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Amino Acid Detected in Comet Debris


Chalk up another win for the ‘life is ubiquitous’ school of thought. We now know that when the Stardust spacecraft passed through the gas and dust surrounding comet Wild 2 back in 2004, it captured samples that include glycine. Living things use glycine to make proteins, which made the preliminary detection of this amino acid a significant event, though one that had to be carefully analyzed. After all, terrestrial contamination could have accounted for the glycine gathered up by Stardust.

Image: The comet Wild 2 as imaged by the Stardust spacecraft. Credit: NASA/JPL.

Ensuing work, however, has ruled out the contamination scenario. The space-gathered samples show significantly more Carbon 13 than glycine from Earth, an isotopic marker that identifies the material as originating in the comet. That gets us back to a welcome thought, that life is common in the universe. Carl Pilcher (NASA Astrobiology Institute) has this to say:

“The discovery of glycine in a comet supports the idea that the fundamental building blocks of life are prevalent in space, and strengthens the argument that life in the universe may be common rather than rare.”

We’ve never found an amino acid on a comet before, but we’re now gaining evidence that points to the delivery of critical ingredients to the early Earth by comet and meteor impacts. Donald Brownlee (University of Washington) calls the discovery “a remarkable triumph that highlights the advancing capabilities of laboratory studies of primitive extraterrestrial materials.” More in this NASA news release. The paper is slated to appear in Meteoritics and Planetary Science.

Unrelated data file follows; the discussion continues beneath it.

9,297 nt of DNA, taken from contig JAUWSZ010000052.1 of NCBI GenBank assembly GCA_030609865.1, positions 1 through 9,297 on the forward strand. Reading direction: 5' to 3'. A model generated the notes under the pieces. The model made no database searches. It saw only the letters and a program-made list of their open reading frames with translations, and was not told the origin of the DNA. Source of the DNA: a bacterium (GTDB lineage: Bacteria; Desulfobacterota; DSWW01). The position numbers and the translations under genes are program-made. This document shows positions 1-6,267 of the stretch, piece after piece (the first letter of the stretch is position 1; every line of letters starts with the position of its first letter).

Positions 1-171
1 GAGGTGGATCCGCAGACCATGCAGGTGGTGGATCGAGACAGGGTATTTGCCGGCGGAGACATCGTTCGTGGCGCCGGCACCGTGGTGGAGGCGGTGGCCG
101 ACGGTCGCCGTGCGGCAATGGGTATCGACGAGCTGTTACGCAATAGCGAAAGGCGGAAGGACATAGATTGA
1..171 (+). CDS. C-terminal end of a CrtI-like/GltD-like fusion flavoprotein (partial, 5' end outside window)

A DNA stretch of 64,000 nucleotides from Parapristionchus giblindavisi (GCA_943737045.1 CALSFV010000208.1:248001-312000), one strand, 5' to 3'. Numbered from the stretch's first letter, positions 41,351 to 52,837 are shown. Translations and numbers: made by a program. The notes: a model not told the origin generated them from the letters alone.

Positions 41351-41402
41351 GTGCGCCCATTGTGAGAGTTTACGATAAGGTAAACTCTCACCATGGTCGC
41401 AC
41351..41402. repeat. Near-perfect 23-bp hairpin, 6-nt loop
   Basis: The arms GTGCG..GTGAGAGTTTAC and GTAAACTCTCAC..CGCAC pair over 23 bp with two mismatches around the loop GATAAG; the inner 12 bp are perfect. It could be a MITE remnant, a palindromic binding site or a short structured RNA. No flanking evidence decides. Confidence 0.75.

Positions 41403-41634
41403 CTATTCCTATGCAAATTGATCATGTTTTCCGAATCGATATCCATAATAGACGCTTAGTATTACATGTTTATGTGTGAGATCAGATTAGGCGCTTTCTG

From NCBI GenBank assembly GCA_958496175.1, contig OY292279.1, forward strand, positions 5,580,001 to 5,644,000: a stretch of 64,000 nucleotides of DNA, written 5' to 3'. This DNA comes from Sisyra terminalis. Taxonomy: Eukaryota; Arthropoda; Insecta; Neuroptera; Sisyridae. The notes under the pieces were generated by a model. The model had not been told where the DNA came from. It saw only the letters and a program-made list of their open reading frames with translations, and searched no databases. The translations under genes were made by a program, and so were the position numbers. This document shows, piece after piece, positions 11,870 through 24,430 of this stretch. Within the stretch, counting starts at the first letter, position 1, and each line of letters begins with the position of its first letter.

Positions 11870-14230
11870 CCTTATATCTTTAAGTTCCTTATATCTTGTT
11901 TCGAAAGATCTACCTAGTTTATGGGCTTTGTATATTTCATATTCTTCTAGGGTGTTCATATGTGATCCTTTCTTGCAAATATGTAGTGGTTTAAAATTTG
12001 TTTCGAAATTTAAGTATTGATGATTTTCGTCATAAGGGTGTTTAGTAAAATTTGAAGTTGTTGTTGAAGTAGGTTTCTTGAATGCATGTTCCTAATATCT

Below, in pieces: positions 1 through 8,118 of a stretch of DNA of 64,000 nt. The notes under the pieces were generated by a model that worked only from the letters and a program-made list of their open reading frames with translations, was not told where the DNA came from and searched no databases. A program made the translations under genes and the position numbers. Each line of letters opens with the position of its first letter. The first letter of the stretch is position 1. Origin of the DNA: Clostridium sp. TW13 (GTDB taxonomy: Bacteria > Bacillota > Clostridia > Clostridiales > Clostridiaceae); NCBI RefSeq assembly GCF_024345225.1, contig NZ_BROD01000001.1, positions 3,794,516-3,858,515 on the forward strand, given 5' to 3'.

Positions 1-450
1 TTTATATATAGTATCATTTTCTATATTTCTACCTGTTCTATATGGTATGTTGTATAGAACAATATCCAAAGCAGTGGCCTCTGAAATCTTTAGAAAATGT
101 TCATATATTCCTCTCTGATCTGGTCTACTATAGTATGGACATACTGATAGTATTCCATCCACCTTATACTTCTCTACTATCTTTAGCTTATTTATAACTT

Comments on this entry are closed.

  • Ron S August 18, 2009, 11:46

    “…we’re now gaining evidence that points to the delivery of critical ingredients to the early Earth by comet and meteor impacts.”

    I would interpret this discovery differently. These compounds are easily synthesized by natural processes, even those in supposedly hostile environments, and so should be expected to have been easily synthesized on Earth itself in its early history.

  • kurt9 August 18, 2009, 13:32

    Finding amino acids in comets is not unexpected. Amino acids have been detected in stellar gas clouds and there is also the famous Murchison meteorite, which had many amino acids not found on Earth. The outer planets’ moons have amino acids as well.

    It is a big jump from amino acids to RNA.


    A presentation of one possible jump.

  • ljk September 21, 2009, 9:11

    “Atlas of Secular Light Curves of Comets”

    Authors: Ignacio Ferrin

    (Submitted on 18 Sep 2009)

    Abstract: In this work we have compiled 37,692 observations of 27 periodic and non-periodic comets to create the secular light curves (SLCs), using 2 plots per comet. The data has been reduced homogeneously.

    Our overriding goal is to learn the properties of the ensemble of comets. More than 30 parameters are listed, of which over ~20 are new and measured from the plots.